Weeks later, al-Sisi issued a decree allowing Egypt to repatriate foreign prisoners, which is exactly what has happened to Greste. Fahmy holds both Canadian and Egyptian citizenship, so the same procedure seems likely in his case, but Baher Mohamed is Egyptian and his fate remains unclear.
Which brings us back the speech al-Sisi was making Sunday as Greste was being deported. It came two days after the jihadist group Ansar Beit al-Maqdis – an affiliate of the Islamic State in Iraq and Syria (ISIS) – carried out its most audacious attack yet on security outposts in the Sinai desert, killing at least 30 people.
Acknowledging the threat from Islamist militancy, al-Sisi spoke of a “dangerous mass that has for the past 30 to 40 years been spreading extremist thought and doesn’t want to understand that God had created us different” (code for the Muslim Brotherhood.)
Al-Sisi announced that “east of the [Suez] Canal is now a single military command under the leadership of General Osama Rushdi to fight terrorism.” But it’s the second time in four months he has promised the Egyptian people that he will combat extremism in Sinai.
He also addressed the shooting death in Cairo last week of political activist Shaima Sabbagh, while casting himself as father of the nation.
“Shaima was the daughter of Egypt and all the daughters and sons of Egypt are my children,” al-Sisi said, promising an investigation. Activists claim Sabbagh was shot by police during protests to mark the fourth anniversary of the 2011 uprising, in which more than 20 people were killed. Anti-government protests have become more frequent despite the best efforts of the security forces.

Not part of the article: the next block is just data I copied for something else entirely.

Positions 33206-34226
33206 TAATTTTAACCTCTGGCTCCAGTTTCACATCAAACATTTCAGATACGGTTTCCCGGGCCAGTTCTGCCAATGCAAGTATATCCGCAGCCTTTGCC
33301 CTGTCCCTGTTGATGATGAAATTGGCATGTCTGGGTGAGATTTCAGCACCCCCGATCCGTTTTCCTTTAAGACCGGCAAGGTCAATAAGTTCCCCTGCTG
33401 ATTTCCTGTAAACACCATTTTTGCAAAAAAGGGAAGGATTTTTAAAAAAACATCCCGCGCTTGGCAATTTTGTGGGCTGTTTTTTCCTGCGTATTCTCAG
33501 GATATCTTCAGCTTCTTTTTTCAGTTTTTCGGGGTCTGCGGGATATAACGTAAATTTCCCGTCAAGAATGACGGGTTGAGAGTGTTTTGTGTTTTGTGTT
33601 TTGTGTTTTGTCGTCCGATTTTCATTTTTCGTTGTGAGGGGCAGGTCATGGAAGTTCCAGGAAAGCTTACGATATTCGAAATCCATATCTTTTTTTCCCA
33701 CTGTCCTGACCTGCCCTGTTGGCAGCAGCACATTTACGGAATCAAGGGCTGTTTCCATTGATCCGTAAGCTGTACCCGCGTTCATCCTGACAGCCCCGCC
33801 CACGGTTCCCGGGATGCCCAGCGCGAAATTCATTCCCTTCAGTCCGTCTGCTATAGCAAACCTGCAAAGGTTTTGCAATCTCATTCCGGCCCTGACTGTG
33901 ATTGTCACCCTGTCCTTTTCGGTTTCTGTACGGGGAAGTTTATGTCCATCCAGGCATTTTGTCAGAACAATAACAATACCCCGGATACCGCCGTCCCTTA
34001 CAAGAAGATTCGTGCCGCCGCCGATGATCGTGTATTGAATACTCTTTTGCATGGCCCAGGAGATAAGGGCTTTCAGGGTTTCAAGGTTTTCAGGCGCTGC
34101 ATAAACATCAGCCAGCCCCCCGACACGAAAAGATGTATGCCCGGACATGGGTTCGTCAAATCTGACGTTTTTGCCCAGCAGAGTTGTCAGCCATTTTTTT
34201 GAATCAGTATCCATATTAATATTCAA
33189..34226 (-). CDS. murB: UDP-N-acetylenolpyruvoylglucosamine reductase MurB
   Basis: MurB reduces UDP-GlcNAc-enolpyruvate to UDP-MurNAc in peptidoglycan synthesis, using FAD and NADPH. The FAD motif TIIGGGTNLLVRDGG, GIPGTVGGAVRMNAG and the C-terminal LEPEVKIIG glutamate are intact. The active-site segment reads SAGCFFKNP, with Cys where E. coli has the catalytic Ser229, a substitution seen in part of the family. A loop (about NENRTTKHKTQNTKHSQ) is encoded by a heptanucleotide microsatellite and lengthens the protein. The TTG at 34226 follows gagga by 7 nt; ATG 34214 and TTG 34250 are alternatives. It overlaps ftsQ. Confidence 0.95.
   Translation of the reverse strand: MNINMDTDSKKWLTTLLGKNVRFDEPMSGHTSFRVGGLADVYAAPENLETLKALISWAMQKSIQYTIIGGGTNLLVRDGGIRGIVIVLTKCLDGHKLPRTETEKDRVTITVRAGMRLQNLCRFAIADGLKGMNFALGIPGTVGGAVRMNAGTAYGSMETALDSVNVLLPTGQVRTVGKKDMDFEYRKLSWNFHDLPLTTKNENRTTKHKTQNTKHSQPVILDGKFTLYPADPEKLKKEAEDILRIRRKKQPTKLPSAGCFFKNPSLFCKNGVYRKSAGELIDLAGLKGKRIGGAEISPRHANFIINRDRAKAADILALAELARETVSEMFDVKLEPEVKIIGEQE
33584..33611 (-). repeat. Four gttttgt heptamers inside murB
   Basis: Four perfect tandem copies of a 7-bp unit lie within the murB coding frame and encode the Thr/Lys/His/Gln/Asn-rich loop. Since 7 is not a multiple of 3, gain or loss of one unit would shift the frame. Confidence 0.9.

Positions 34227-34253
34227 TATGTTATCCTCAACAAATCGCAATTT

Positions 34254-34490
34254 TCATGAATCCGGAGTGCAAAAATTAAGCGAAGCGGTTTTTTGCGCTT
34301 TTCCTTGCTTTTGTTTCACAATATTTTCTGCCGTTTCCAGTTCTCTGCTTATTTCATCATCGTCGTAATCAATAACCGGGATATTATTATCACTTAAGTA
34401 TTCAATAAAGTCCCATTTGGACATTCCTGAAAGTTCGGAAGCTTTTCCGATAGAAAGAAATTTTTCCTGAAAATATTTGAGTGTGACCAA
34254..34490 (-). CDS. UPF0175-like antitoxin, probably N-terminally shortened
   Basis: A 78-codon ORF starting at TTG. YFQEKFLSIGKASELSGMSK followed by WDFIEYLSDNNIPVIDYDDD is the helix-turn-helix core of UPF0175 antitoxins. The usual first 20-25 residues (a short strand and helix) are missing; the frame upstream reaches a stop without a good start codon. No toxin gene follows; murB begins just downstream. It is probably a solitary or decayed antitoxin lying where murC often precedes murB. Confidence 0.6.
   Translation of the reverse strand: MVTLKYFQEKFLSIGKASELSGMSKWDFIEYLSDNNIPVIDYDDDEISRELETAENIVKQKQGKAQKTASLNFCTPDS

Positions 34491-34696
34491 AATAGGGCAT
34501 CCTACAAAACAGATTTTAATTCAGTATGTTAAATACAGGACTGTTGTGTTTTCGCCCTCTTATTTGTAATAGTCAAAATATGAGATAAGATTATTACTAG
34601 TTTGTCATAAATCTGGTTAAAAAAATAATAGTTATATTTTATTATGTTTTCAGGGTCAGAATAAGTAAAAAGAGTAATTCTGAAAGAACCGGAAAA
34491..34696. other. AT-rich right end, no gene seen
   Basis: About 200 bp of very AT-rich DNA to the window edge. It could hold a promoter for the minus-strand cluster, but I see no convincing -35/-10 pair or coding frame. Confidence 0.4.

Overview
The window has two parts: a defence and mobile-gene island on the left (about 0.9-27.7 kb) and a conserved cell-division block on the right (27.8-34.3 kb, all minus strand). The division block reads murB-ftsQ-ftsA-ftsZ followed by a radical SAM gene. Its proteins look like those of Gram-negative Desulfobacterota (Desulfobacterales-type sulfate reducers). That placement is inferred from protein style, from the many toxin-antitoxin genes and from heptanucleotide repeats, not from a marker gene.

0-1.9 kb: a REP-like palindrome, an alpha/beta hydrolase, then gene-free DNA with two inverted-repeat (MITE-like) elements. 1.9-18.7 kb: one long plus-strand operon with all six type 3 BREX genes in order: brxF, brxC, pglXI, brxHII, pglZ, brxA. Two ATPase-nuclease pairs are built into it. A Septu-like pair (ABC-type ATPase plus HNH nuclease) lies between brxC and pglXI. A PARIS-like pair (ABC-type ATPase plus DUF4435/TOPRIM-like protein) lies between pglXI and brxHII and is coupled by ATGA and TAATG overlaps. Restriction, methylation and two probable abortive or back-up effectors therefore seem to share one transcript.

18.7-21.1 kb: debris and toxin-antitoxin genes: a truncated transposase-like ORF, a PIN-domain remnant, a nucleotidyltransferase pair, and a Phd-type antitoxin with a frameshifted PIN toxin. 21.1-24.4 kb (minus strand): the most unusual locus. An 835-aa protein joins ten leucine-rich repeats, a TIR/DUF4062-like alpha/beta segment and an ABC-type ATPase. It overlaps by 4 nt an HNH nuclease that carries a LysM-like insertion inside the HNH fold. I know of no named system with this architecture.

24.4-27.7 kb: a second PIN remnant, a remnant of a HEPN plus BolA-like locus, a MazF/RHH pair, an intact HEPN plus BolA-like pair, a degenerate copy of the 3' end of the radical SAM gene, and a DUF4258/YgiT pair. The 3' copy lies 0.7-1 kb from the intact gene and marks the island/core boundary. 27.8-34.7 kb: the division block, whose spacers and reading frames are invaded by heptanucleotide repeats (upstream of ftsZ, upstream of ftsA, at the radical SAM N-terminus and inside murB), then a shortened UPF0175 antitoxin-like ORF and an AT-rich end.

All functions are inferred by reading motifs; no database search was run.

On the parlous state of the Egyptian economy and its public finances, al-Sisi was equally forthright, thanking Saudi Arabia and the United Arab Emirates for their financial support, estimated at $11 billion in the year to July 2014.
“If it was not for your support, Egypt would not have survived until now,” he said. But he also admitted the government was still strapped for cash.
“Egypt does not have 150 billion Egyptian pounds (about $20 billion) to spend on its people.”
Simply put, amid this dire outlook, the Al Jazeera case became an irritant that al-Sisi’s government could do without. As President al-Sisi himself made clear, the war on the Muslim Brotherhood will continue to be pursued remorselessly. But his opponents at home and many international observers see a broader and unremitting campaign against dissent of any sort.
CNN’s Ali Younes contributed to this report.